Tech company AIS rolls out national medical records project
ADVANCED INTEGRATED Systems (AIS) has rolled out its National Patient Information System (NPIS) to government-operated pharmacies in hospitals even as it pushes for take-up by doctors in private practice.
The NPIS was added to government-operated Drug Serv pharmacies a few months ago, but is just being introduced to the hospitals pharmacies, AIS chairman and CEO Doug Halsall told Gleaner Business.
At least four pharmacies are Chairman and CEO of Advanced Integrated Systems Douglas Halsall is seen here with members of his team – Marketing Officer Stephanie Shaw-Smith and Director of Programming Shekar Sanumpudi (right) – at the JCC Pharmaceutical Committee briefing luncheon held at the Knutsford Court Hotel on Tuesday, October 25, 2016.
added to the platform per month, Halsall said.
AIS has created a database that will allow medical practitioners to generate electronic prescriptions, schedule appointments with clients, receive medical alerts and information on new drugs and process health claims.
The four-pillared platform proposes to revamp patient
record management, allowing patients to own their medical information, contrary to what currently obtains where patients records remain the property of medical facilities.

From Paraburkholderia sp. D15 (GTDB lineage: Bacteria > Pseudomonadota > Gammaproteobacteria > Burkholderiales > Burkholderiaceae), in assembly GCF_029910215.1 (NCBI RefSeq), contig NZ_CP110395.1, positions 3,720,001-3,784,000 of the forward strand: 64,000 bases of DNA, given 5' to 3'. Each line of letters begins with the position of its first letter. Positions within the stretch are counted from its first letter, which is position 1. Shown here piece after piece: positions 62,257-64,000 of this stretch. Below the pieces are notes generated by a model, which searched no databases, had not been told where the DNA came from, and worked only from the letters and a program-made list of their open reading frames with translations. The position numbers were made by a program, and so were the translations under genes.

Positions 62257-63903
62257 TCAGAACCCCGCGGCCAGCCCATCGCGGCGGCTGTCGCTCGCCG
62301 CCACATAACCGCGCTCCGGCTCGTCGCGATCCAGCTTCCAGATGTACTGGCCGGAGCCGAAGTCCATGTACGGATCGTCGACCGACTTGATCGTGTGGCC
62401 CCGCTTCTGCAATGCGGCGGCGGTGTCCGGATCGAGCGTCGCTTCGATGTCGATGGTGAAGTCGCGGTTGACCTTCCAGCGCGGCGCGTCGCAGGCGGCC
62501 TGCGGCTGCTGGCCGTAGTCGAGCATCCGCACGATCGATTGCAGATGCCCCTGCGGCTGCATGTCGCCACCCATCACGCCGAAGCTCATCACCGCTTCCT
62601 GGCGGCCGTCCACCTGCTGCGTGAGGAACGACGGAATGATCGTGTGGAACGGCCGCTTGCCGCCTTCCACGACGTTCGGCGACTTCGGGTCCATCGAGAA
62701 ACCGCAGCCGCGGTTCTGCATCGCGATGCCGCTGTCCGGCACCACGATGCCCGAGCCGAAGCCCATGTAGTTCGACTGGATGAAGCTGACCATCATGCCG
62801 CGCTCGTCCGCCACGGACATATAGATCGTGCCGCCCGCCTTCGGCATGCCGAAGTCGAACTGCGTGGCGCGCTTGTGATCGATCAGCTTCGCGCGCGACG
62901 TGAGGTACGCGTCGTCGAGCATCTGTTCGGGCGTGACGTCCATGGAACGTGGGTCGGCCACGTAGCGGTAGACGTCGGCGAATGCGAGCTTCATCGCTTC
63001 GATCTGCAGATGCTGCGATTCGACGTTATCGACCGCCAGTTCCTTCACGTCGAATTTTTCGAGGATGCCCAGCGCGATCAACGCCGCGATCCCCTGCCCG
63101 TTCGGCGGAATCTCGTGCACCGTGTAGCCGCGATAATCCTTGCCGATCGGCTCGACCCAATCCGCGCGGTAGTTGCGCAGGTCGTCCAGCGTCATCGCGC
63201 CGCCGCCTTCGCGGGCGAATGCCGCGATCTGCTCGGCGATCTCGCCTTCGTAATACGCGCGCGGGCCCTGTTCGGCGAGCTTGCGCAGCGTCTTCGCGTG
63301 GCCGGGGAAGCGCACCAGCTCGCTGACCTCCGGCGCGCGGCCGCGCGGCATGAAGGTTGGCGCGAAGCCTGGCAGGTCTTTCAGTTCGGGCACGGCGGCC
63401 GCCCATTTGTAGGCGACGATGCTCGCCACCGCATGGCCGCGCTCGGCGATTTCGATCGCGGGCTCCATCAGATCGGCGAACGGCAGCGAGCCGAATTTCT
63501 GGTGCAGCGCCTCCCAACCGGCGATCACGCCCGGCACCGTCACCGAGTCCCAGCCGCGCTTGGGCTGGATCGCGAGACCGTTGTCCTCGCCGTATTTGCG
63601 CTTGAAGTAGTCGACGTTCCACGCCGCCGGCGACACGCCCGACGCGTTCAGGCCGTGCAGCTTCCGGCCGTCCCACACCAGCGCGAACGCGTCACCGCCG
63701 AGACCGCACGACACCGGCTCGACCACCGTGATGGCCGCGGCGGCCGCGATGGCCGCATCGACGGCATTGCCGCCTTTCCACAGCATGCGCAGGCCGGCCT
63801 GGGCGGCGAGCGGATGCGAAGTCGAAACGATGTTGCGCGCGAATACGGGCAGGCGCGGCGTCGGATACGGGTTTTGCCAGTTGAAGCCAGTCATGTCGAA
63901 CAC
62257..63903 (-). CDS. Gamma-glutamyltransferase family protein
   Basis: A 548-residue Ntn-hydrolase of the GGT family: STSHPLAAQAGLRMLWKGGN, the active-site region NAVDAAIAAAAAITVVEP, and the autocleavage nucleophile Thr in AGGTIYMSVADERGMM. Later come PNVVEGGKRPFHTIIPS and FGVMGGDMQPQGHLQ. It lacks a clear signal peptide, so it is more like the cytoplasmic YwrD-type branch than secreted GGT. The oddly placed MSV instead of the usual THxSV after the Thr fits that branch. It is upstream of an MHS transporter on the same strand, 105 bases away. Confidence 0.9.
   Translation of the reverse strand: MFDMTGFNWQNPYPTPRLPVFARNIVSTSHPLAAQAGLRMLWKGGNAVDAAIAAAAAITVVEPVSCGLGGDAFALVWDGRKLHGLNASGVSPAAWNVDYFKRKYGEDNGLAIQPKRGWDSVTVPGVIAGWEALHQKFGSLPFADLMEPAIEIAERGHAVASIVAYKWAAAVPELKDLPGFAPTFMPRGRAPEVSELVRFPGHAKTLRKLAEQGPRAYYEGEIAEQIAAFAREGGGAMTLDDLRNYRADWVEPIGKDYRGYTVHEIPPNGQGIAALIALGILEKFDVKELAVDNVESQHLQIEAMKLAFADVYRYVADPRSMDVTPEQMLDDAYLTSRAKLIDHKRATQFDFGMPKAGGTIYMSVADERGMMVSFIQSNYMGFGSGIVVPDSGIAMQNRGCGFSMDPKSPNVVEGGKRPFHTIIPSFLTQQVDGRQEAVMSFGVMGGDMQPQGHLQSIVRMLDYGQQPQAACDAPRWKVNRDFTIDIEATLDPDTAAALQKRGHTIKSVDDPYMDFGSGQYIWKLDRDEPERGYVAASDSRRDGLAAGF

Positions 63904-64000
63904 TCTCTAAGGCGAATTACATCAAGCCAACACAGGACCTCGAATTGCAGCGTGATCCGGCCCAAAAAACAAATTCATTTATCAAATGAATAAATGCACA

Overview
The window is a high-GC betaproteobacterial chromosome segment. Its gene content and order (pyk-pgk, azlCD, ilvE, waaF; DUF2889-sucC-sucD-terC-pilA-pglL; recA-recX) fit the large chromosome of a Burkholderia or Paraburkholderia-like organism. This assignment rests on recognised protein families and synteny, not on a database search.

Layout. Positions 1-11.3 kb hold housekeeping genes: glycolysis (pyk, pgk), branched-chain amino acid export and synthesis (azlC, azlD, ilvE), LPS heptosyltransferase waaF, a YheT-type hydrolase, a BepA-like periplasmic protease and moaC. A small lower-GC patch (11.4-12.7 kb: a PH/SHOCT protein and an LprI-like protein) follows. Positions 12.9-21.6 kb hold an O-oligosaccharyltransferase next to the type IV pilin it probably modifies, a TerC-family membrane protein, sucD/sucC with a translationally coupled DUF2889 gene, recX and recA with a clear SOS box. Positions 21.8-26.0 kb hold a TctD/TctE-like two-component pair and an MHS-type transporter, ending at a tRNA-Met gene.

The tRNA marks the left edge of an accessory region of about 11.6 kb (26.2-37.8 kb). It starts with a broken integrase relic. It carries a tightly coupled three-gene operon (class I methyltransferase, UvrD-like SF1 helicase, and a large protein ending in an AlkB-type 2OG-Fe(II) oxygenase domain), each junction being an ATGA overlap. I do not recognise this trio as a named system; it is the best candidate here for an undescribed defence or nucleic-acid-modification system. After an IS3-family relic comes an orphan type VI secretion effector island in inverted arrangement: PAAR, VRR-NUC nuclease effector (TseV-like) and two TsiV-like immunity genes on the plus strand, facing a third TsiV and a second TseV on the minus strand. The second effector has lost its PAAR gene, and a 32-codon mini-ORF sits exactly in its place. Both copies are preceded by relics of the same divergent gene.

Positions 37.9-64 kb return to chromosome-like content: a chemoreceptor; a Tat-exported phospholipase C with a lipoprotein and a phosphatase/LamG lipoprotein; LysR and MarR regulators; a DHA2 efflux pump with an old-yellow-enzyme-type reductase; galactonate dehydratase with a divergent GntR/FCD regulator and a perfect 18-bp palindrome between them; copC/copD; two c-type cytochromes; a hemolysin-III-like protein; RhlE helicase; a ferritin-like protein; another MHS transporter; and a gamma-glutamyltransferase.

Pharmacies will use the Provider Access System — Pharmacy Information System (PAS-PIMS) while doctors will use the PAS-MD component of the programme. The platform also
features components for laboratory record and hospital record management version which has been piloted at the University Hospital of the West Indies.
The company completed a three-month-long pilot of its PASMD at Kingston-based Mancare Medical centre, ahead of the planned roll-out and is now ready “to proliferate it to the 3,900 doctors that we have”, Halsall said.
“Our first user acceptance test with the doctors system was successful. The only feature that we have not yet activated in the private sector – we can activate it in the public sector – is the electronic prescription because the Pharmacy Council has to approve that.”
The pilot lasted about four months.
The technology is there to support electronic prescriptions, he added.
“We are just awaiting the approval. We gather it might be done at the Pharmacy Council next meeting,” he said.
The roll-out follows AIS’s pitch to the Government and to have the platform used for Jamaica’s 25 hospitals and 300 clinics.
AIS already provides insurance and health-claims processing for some 3,900 medical facilities, two large insurance companies and the National Health Fund, handling some 130,000 claims per day.